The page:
While a variety of female condoms are safe, effective, and available in a number of countries, people in the U.S. have just one option. This lack of variety is due in large part to an outdated FDA classification of the female condom.
Since approved by the FDA in the mid-1990s, the female condom has shared the same classification as breast implants and pacemakers, Class III, while male condoms enjoy a Class II status. The more stringent classification made sense when female condoms were new and data was limited. However, the establishment of quality standards and 20 years of safety and efficacy data support making female condoms a Class II device. Reclassification will remove unnecessary barriers female condom innovators face when attempting to bring new safe and effective products to market. With fewer regulatory hurdles, new female condom products may reach the market quicker and provide more options for consumers.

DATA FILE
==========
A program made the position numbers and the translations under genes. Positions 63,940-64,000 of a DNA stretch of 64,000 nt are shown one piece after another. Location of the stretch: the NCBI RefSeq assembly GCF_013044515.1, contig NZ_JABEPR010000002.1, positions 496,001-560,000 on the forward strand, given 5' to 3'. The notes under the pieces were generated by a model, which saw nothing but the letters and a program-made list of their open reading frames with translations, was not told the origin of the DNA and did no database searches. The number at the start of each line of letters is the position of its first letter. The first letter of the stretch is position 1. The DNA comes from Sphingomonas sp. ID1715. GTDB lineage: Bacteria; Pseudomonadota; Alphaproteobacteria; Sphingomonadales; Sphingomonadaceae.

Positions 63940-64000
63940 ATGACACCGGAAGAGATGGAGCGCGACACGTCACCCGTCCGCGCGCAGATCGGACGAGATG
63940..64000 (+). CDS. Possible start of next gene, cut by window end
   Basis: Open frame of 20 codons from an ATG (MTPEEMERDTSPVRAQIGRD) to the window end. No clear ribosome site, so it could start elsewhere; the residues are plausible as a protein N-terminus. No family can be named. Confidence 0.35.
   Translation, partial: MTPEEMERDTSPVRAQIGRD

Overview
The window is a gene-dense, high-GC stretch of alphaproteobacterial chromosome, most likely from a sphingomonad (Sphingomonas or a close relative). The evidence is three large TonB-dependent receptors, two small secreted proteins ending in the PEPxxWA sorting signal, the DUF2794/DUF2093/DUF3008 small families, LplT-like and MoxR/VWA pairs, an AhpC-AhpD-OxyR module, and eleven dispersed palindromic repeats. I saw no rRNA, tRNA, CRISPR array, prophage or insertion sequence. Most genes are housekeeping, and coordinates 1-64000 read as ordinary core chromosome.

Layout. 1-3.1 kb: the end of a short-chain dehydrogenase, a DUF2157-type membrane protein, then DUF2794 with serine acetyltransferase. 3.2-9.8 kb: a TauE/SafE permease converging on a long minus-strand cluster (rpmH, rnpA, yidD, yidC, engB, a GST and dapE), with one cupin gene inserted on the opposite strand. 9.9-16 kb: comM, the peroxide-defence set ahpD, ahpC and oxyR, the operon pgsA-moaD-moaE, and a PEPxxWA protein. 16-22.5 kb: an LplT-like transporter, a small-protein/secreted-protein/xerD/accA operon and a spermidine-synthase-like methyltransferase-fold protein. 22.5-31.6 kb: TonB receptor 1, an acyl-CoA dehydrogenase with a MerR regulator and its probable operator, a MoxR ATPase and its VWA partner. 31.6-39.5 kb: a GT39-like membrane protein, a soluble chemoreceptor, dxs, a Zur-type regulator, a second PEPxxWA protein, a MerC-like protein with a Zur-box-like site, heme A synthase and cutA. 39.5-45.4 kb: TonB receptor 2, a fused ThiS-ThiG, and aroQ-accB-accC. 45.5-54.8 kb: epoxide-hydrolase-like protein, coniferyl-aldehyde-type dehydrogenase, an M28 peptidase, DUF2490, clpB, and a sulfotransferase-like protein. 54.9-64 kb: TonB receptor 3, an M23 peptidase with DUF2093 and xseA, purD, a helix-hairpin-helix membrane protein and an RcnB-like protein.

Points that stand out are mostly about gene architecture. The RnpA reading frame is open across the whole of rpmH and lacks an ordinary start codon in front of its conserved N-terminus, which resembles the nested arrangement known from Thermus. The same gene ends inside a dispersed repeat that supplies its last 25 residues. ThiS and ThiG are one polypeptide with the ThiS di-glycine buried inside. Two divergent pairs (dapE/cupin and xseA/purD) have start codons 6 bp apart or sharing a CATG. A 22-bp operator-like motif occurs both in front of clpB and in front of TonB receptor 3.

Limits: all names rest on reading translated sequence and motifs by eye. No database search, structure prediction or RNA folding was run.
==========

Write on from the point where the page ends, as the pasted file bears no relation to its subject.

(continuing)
Get involved! Tell the FDA to pave the way for more female condom options and reclassify female condoms.
- Sign our petition to the FDA urging female condoms are reclassified as Class II medical device.
- Start the conversation about the future of female condoms on Facebook and Twitter. Use these messages to spread the word and inspire action.
- Take your picture with our photo petition and share on social media.
- Build a movement of female condom advocates by collecting petitions at community events and meetings. Get tips for community outreach here. We will deliver the petitions to the FDA offices in Washington D.C. in September as part of our Global Female Condom Day advocacy. Download the petition here.
- Read joint comments signed by 89 organizations and submitted to FDA June 26, 2015 urging female condom down-classification.
- Read the NFCC’s letter to the FDA urging down-classification.